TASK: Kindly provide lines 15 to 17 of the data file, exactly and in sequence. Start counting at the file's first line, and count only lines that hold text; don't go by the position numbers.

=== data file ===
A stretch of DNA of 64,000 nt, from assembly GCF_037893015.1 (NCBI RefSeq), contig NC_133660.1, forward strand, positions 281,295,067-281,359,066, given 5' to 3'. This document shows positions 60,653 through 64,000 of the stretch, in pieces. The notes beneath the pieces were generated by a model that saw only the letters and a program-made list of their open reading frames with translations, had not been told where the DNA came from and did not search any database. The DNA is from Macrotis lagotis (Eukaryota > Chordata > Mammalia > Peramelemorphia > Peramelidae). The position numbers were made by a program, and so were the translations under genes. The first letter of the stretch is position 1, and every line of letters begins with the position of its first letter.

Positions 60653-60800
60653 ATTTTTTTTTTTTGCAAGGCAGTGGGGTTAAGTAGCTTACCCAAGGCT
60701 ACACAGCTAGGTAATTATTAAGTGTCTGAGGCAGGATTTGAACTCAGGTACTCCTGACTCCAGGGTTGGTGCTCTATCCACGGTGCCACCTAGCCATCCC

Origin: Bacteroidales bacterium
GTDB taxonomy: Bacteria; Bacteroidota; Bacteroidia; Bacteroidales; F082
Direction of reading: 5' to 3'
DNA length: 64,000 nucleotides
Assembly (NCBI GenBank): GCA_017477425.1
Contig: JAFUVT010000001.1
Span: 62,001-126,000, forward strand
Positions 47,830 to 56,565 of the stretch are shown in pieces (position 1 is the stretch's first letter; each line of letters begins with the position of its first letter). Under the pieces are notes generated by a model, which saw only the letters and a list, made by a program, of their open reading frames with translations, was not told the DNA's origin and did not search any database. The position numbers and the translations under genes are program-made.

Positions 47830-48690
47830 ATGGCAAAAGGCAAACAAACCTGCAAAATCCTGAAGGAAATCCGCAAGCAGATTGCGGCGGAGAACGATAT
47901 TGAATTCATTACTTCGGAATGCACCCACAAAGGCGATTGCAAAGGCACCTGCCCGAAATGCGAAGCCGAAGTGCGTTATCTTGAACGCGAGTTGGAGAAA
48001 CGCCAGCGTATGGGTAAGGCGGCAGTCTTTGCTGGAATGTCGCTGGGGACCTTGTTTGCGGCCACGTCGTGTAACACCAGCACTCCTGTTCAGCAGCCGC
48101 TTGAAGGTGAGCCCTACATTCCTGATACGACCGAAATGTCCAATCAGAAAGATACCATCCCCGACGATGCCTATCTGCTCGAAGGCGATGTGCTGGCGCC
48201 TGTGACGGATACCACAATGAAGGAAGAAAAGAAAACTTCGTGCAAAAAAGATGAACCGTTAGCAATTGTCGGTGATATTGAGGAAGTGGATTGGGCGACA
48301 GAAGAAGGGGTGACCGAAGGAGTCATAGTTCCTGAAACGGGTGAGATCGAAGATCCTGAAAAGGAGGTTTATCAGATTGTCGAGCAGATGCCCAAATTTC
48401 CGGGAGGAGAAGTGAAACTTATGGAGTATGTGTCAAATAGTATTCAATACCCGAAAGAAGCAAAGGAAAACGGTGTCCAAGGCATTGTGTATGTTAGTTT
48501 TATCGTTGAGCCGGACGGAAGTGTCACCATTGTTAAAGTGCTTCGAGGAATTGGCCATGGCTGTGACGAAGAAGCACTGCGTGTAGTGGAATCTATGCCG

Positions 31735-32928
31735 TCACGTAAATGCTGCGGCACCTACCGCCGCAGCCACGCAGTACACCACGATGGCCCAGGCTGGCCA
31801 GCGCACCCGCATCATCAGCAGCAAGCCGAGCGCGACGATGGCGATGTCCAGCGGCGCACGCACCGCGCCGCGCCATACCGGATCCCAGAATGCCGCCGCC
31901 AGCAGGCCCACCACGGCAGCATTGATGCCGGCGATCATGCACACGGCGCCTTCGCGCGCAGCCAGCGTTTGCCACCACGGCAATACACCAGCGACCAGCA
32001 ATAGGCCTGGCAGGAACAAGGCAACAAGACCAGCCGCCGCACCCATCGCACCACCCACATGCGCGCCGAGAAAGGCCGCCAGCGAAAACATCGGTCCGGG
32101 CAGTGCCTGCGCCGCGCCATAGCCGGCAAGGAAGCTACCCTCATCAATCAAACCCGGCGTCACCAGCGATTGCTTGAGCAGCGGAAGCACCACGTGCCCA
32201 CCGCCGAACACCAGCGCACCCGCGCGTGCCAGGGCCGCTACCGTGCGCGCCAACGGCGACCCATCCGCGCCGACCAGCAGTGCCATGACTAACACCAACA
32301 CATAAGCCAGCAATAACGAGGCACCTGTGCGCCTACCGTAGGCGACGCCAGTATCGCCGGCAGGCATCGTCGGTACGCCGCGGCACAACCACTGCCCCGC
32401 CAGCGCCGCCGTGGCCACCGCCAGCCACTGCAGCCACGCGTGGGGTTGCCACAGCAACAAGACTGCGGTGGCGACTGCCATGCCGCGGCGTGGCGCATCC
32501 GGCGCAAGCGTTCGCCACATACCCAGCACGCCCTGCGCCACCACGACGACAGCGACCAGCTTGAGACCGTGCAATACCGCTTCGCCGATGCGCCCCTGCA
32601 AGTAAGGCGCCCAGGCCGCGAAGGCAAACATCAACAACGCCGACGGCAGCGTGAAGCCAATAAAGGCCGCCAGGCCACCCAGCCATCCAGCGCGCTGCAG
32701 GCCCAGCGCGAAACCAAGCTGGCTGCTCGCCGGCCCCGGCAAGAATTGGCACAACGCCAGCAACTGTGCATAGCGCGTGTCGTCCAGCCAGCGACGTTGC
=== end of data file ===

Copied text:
47901 TGAATTCATTACTTCGGAATGCACCCACAAAGGCGATTGCAAAGGCACCTGCCCGAAATGCGAAGCCGAAGTGCGTTATCTTGAACGCGAGTTGGAGAAA
48001 CGCCAGCGTATGGGTAAGGCGGCAGTCTTTGCTGGAATGTCGCTGGGGACCTTGTTTGCGGCCACGTCGTGTAACACCAGCACTCCTGTTCAGCAGCCGC
48101 TTGAAGGTGAGCCCTACATTCCTGATACGACCGAAATGTCCAATCAGAAAGATACCATCCCCGACGATGCCTATCTGCTCGAAGGCGATGTGCTGGCGCC